Lavabit now stores the key in a tamper-resistant device. The service automatically generates a long passphrase that the company won't be able to see, inserts the key into the device and then destroys the passphrase. A developer for the company told The Intercept that "Once it's in there, we cannot pull that SSL key back out."
At the moment, the service is only open to previous users who were suddenly locked out of their accounts due to its sudden death. They likely won't be able to retrieve their old emails anymore, but they can now continue using their Lavabit account. The company will eventually start accepting new users, though, and they'll be able to choose between three modes: Trustful, Cautious and Paranoid.
The least secure option encrypts emails on the company's server, while Cautious will offer end-to-end encryption. Those who prefer the latter will have to install the client software on their devices to be able to generate an encryption key. But since Cautious still stores the key in the company's server and that might not be enough for some people, the service came up with Paranoid mode. It stores the key on the users' devices instead, and people will have to manually transfer it if they want to use another device. Plus, if they lose the key, it's gone for good.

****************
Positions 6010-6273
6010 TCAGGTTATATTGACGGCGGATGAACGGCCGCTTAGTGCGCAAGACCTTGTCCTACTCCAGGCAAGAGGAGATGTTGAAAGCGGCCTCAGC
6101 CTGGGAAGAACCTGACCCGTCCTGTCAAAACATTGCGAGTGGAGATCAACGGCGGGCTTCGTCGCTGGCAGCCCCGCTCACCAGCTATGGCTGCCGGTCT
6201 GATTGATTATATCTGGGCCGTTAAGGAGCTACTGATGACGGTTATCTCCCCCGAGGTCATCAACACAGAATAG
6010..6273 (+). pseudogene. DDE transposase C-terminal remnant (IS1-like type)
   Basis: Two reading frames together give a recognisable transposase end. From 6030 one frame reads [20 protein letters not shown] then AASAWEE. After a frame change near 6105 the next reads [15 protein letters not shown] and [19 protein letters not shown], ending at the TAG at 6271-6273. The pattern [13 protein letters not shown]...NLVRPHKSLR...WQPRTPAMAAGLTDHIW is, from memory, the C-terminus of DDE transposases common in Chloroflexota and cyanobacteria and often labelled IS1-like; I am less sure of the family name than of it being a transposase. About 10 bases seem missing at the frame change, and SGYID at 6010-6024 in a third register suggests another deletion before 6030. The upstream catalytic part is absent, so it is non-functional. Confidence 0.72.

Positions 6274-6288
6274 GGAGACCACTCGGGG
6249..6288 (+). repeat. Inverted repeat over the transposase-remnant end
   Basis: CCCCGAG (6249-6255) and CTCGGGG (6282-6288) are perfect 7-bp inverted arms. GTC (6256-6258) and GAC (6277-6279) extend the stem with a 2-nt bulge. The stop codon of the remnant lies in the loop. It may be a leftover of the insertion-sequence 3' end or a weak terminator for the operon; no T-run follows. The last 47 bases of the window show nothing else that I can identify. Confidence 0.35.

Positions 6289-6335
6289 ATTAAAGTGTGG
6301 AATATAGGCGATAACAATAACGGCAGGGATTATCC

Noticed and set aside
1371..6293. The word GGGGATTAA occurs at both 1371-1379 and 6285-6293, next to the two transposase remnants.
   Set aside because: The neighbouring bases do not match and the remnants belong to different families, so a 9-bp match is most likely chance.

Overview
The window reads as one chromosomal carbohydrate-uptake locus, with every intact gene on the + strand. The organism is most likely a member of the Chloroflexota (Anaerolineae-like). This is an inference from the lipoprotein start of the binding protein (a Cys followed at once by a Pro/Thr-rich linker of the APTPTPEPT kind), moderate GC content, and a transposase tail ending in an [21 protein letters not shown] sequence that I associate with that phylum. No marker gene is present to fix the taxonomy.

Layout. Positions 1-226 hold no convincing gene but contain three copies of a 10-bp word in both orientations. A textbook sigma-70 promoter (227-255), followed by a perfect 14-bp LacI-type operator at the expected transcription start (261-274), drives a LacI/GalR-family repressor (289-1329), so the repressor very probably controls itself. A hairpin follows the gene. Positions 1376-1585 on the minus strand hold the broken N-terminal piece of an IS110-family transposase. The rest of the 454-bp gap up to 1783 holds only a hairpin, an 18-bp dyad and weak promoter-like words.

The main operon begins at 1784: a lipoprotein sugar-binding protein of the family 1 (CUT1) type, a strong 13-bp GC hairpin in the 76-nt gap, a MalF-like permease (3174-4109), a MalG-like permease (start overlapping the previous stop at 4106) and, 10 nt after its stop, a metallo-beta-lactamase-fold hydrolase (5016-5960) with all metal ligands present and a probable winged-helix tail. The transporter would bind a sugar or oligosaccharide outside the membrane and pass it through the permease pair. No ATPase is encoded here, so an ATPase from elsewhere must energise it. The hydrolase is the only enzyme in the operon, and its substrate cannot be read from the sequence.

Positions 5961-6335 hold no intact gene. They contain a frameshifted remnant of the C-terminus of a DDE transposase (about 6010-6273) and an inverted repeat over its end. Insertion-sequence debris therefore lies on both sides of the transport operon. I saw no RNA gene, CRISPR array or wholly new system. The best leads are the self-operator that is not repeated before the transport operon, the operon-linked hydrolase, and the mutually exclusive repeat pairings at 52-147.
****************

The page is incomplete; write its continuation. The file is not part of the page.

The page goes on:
In addition to three security tiers, the new Lavabit has a feature called Dark Mail to encrypt every email's metadata. It also prevents the sender's ISP from knowing the email's recipient and the recipient's ISP from knowing the sender's. The company didn't say when it will start welcoming new sign ups, but you can pre-register for an account right now on Lavabit's website.
Article source: https://www.engadget.com/2017/01/21/snowden-lavabit-relaunch/
For Prime members, each press of the Prime Surprise Sweets button will cost $18, which Amazon will reward by sending you a box full of "top-notch artisanal treats from across the nation." You can, of course, mash the button as much as you'd like. Unfortunately, as our friends at TechCrunch pointed out, the program is still invite-only, but you can pre-order a button and reserve your place in line.
As for the sweet treats themselves, Amazon has a list of some example boxes on the site and it's safe to say that fans of chocolates, caramels or various forms of sweetened popcorn will find something to indulge their sweet tooth. Each box also comes with a note card that describes "every decadent detail" of the candymaking process, so you can remember that your one-touch candy order also supported a small business somewhere.